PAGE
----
When a loved one passes away, there is the important matter of moving their assets to their beneficiaries. However, there are serious legal and financial consequences if you do this “under the table.” Instead, you must file a petition for probate, which is a formal legal process that oversees the distribution of a deceased person’s estate. The rules surrounding probate are different from one state to the next. Learn how to petition for probate of Will in California in this guide.
Who Can Petition for Probate in California?
Probate is a legal court process that performs several important functions:
Determine the existence and validity of a Will
Appoint an Executor or Administrator of the estate
Oversees the notification of estate beneficiaries and creditors/lenders
Ensures debts and taxes of the estate are paid
Remaining estate assets and property are distributed to beneficiaries of the decedent
Appoint Guardians for minors and dependents
Appoint Conservators when applicable
Not all estates must go through probate. There are several exceptions to probate, such as when the decedent had transferred their property and assets to a Living Trust. In some states, including California, a simplified probate process is also available for small estates.
If these exceptions do not apply, then the estate must go through probate. However, the probate process does not commence automatically or on its own. Someone must request the Superior Court in their respective county to initiate the probate process, which is done by filing the petition for probate of Will.
Here, not just anyone can file the probate petition. If the decedent had executed a Last Will and Testament, this document is the first place to look. Most often, the Testator (the person who created the Will) would have named an Executor. This is the individual they chose to administer the estate and see to it that their final wishes are carried out. If a named Executor is available, then it often makes sense for them to file the petition for probate of Will as they will most likely be overseeing the probate process.
However, if an Executor is not named, they are predeceased, or do not wish to accept their role, then any relative or named beneficiary of the deceased is also eligible to file the petition for probate. In California, this is the form DE-111.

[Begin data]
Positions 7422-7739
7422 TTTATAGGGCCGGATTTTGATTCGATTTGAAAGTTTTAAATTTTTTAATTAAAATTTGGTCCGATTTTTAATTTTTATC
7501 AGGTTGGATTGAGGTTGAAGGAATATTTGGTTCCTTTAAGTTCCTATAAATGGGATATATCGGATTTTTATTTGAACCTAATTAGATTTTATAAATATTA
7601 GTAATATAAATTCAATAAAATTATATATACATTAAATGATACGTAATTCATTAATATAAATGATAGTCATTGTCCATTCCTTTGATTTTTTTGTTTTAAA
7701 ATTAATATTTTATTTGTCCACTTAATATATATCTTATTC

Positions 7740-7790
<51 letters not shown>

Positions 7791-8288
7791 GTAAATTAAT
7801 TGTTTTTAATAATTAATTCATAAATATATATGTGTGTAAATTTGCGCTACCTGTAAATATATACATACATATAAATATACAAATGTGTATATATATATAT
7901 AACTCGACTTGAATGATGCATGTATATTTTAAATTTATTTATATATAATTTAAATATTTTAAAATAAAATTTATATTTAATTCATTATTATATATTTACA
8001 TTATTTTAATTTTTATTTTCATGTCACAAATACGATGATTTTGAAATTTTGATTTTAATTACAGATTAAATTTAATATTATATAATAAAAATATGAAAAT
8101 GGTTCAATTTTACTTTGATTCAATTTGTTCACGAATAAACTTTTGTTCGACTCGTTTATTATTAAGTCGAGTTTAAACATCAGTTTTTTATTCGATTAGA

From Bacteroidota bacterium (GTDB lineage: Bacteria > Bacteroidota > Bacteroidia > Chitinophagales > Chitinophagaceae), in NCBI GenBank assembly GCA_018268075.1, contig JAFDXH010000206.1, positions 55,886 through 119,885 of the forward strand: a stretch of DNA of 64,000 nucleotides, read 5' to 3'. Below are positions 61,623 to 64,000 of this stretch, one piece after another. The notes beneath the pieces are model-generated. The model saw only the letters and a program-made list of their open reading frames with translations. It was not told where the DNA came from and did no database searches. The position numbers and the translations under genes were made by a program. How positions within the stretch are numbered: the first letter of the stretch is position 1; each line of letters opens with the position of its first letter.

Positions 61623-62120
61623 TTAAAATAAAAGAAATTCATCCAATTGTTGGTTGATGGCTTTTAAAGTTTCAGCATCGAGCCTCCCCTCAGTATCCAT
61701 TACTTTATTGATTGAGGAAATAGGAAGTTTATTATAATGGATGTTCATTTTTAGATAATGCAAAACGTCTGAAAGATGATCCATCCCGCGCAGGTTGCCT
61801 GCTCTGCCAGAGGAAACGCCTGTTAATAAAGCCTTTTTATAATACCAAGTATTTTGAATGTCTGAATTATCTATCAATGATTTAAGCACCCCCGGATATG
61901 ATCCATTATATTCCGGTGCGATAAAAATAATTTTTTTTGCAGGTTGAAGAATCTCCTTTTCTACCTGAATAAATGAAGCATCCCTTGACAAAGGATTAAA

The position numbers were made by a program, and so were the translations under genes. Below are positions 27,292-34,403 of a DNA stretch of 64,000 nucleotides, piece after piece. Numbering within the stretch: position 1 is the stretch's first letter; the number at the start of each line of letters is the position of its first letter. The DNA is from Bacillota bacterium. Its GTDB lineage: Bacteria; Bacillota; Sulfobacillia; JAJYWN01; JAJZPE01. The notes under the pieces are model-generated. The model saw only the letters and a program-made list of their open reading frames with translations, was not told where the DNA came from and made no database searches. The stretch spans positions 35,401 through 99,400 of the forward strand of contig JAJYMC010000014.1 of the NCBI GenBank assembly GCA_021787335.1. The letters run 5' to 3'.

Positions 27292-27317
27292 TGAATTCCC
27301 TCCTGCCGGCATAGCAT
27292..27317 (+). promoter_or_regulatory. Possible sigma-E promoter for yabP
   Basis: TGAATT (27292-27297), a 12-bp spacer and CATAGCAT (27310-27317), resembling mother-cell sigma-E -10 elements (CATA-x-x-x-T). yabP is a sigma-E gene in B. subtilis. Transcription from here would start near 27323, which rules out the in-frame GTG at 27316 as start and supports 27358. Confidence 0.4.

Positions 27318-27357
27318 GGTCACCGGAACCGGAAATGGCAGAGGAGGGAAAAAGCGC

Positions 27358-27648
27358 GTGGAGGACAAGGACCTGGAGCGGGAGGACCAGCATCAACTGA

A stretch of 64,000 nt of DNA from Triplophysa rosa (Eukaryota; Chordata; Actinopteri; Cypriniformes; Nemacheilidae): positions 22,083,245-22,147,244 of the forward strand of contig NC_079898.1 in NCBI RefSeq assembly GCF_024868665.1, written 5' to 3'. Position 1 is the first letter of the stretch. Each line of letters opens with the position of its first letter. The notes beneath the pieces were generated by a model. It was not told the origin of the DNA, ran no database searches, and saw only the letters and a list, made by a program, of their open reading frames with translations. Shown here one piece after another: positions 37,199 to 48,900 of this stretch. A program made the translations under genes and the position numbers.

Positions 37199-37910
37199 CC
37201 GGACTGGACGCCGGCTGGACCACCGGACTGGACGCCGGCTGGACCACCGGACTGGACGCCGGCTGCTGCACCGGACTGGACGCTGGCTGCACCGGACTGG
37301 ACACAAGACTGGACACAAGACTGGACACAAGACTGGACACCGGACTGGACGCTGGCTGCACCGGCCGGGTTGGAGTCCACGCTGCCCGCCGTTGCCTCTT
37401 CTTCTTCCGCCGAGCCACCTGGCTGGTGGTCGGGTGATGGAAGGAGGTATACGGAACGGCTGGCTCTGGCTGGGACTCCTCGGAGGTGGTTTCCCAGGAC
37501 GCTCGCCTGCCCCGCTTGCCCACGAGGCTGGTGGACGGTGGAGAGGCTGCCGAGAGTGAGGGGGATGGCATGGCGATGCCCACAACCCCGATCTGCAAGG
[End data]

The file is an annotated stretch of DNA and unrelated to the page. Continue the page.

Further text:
In review, here are the three types of individuals who are eligible to file the California Form DE-111 Petition for Probate:
Named Executor in a Last Will and Testament
Any relative of the deceased
Any named beneficiary
Types of Petitions Used to Begin Probate in California
Note that there are several different types of petitions used to begin the probate process in California. The type of petition used informs the probate court on how to proceed and what actions need to take place. For instance, one type is used when a Will is in place and an Executor has been named. Another type is used when no Will is in existence. A third type is used when a Will is in place, but an Executor hasn’t been named or is otherwise unavailable.
If you’re not sure which petition to use, you can simply ask the county clerk for guidance when you visit. Learn more about the different types of petitions used to begin probate in California by reading our guide here.
Can I Do Probate On My Own in California?
Yes, you can absolutely conduct the probate process on your own in California. There are no laws that require you to hire a probate or estate planning attorney, which can be a relief if resources are tight.